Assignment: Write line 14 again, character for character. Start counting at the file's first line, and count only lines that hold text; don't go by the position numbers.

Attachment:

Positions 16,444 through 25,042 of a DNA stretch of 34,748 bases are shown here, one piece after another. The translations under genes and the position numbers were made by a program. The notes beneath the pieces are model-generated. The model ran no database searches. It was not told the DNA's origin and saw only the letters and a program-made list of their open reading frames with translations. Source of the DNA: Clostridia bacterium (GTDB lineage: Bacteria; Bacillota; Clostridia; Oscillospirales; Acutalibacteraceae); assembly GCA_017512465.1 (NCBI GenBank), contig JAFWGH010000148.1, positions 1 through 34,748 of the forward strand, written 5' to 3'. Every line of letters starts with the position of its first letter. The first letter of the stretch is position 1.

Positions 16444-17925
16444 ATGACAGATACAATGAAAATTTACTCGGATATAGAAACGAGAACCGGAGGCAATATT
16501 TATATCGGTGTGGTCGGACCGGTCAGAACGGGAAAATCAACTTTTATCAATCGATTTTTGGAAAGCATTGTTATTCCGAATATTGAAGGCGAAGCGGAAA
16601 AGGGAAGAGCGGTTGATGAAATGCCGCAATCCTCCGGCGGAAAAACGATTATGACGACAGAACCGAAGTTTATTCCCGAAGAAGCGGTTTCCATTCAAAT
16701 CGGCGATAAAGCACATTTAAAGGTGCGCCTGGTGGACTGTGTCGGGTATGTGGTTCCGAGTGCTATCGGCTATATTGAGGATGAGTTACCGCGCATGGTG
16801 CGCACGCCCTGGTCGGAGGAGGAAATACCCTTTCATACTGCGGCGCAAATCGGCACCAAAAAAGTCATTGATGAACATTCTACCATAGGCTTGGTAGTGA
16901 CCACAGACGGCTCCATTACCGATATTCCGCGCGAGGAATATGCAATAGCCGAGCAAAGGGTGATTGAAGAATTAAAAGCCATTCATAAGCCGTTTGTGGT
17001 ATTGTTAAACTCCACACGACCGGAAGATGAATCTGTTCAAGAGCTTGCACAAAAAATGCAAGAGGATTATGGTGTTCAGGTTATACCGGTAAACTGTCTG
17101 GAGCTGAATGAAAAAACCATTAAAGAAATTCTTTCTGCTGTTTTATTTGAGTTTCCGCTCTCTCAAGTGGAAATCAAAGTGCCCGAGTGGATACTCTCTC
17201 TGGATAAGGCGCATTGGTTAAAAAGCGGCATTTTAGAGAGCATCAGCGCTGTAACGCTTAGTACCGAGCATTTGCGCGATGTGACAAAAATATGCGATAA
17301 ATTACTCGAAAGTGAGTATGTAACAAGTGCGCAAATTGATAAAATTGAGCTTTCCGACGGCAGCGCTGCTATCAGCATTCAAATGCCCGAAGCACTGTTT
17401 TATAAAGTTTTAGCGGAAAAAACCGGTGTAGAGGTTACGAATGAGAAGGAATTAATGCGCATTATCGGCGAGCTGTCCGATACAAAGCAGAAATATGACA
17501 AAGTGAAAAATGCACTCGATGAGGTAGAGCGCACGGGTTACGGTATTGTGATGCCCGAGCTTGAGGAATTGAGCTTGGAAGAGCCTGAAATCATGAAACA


17501 AAGTGAAAAATGCACTCGATGAGGTAGAGCGCACGGGTTACGGTATTGTGATGCCCGAGCTTGAGGAATTGAGCTTGGAAGAGCCTGAAATCATGAAACA